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Tyson triggers sponsorship deal with Professional Bull Riders


One of the world’s biggest beef and chicken companies will piggyback on the Professional Bull Riders season-capping championship event in Las Vegas this month with hopes of reaching the all-important mom demographic.

Tyson Foods Inc., based in Springdale, Ark., has cut a deal with the Professional Bull Riders to become a partner of the PBR Built Ford Tough Series and the first-ever title sponsor of the PBR Fan Zone at the organization’s World Finals event in Las Vegas Oct. 23-27.

It’s a multiyear deal with options in the agreement, said Jim Haworth, president and CEO of the Pueblo, Colo.-based Professional Bull Riders, which was founded in April 1992.

Tyson has bought into the PBR platform to reach out to mothers in much the same way that the Campbell Soup Co. partnered with the National Football League with its advertising campaign that features the moms of famous NFL players.

“Mom and her family are the focal point of our Tyson-branded advertising, messaging and product innovation, and there are a lot of moms who watch PBR events,” Tyson spokesman Worth Sparkman said.

“Moms recognize the Tyson brand as a trusted source of quality protein for her family, whether that be fresh chicken, chicken nuggets or hot wings,” Sparkman said.

Added Haworth: “I hope it’s as successful as the NFL and Campbell Soup … We’re pretty fortunate to have Tyson with us.”

As the official poultry, beef and processed foods provider of the PBR, Tyson plans to activate its Fan Zone title sponsorship with a high-profile presence at the bull-riding fan expo at Mandalay Bay Resort. Vons supermarkets in Las Vegas also plans to highlight Tyson products during PBR week, Haworth said.

Michele Bond, Tyson Foods vice president of marketing for value-added poultry-frozen, said in a statement: “We are very selective when choosing any type of sponsorship or partnership — it must align with our consumer’s interests and lifestyle and our business strategy. The PBR does just that.”

Tyson’s annual sales in 2012 hit $33.3 billion, with beef representing 41 percent of the sales and chicken accounting for 35 percent, according to the company’s investor information. Tyson accounted for 26 percent of the overall beef production in the United States and 21 percent of the chicken production, investor data show.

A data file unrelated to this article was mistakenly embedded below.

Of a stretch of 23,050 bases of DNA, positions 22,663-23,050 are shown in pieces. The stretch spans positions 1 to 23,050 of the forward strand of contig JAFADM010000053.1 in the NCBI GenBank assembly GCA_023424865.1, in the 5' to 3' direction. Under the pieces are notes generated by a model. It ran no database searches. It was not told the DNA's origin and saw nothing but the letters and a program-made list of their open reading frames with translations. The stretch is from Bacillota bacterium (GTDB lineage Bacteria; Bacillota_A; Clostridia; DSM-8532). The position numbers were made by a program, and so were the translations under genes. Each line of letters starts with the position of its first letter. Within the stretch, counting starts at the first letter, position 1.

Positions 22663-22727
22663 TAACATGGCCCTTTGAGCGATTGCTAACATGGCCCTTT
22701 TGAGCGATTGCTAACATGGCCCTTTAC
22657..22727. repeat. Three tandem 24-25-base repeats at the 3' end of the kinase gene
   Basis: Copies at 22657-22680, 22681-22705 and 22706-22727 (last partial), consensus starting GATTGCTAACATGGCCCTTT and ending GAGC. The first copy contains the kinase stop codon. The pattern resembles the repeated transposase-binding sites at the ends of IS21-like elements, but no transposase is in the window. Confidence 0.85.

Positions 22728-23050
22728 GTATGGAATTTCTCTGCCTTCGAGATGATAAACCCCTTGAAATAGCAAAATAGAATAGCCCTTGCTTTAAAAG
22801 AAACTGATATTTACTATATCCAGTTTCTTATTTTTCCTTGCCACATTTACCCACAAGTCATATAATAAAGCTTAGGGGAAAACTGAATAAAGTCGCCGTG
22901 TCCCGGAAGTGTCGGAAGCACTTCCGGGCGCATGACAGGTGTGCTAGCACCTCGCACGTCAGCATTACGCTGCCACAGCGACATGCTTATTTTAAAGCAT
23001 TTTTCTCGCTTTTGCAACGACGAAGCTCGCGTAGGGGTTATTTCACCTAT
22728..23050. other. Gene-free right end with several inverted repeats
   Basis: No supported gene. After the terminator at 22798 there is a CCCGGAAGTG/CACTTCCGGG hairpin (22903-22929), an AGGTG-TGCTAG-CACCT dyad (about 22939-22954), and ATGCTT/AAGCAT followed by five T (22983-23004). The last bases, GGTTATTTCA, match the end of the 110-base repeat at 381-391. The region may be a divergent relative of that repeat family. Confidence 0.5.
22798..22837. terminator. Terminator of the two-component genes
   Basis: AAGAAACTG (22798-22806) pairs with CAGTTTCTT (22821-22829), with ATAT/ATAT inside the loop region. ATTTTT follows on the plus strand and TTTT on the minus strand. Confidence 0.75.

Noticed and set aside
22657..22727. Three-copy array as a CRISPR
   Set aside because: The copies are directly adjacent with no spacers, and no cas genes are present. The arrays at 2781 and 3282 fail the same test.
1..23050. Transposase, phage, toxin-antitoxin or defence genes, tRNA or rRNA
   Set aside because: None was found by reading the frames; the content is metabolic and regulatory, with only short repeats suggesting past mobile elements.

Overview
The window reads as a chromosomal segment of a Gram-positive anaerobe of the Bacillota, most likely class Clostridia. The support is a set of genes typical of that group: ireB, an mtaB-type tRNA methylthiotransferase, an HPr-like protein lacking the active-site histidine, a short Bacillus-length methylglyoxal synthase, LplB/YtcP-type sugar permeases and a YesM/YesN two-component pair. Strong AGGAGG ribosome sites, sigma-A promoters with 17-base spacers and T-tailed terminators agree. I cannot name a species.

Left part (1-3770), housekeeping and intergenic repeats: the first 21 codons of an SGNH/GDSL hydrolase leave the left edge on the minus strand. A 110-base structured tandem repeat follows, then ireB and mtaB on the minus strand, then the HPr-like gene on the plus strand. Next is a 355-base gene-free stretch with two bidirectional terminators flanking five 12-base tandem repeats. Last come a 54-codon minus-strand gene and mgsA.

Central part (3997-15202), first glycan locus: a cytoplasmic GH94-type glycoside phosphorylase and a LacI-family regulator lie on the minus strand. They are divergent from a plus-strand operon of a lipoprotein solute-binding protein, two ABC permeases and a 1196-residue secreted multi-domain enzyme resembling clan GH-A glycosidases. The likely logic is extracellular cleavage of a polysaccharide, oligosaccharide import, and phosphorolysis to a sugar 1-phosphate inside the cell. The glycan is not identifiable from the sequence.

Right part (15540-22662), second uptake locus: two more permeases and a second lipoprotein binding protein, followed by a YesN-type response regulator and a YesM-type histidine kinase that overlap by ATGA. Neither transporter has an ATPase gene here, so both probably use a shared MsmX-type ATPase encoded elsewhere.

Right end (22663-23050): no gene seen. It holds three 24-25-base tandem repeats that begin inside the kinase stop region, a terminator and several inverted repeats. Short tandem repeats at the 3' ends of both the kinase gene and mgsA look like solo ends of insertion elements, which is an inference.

PBR’s World Finals event at Thomas & Mack Center is the organization’s Super Bowl, now in its 20th year in Las Vegas. The PBR awards $9 million in prize money annually, Haworth said. He expects 65,000 tickets to be sold for the PBR Finals, with the overall circuit winner receiving a $1 million bonus and the event winner drawing a $250,000 payday.

During the PBR fan expo in Las Vegas, the Tyson brand will be seen at cook-offs, while Tyson will sponsor the blogs of PBR wives, Haworth said. Tyson also wants to boost its sales in institutional and food service business, he noted.

PBR is reaching out to elementary schools and parent-teacher associations in hopes of drawing kids to the fan events, Haworth said.

“We do a lot of research in looking for sponsors and Tyson is a good demographic fit with us,” he said.

Scott Becher, a South Florida sports sponsorship expert, agreed.

“Tyson seems like a super fit — tough-guy food for a tough-guy sport,” said Becher, executive vice president and managing director of sports and entertainment at Zimmerman Advertising in Fort Lauderdale, Fla.

“But the key will be (return on investment) that happens at retail,” Becher said. “Tyson needs to secure more in-store display presence to really make this relationship profitable. Brand fit is fine, but doesn’t mean much unless accompanied by meaningful incremental sales.”

PBR has 26 million fans.

Alan Snel can be contacted at asnel@reviewjournal.com or 702-387-5273. Follow @BicycleManSnel on Twitter.

 

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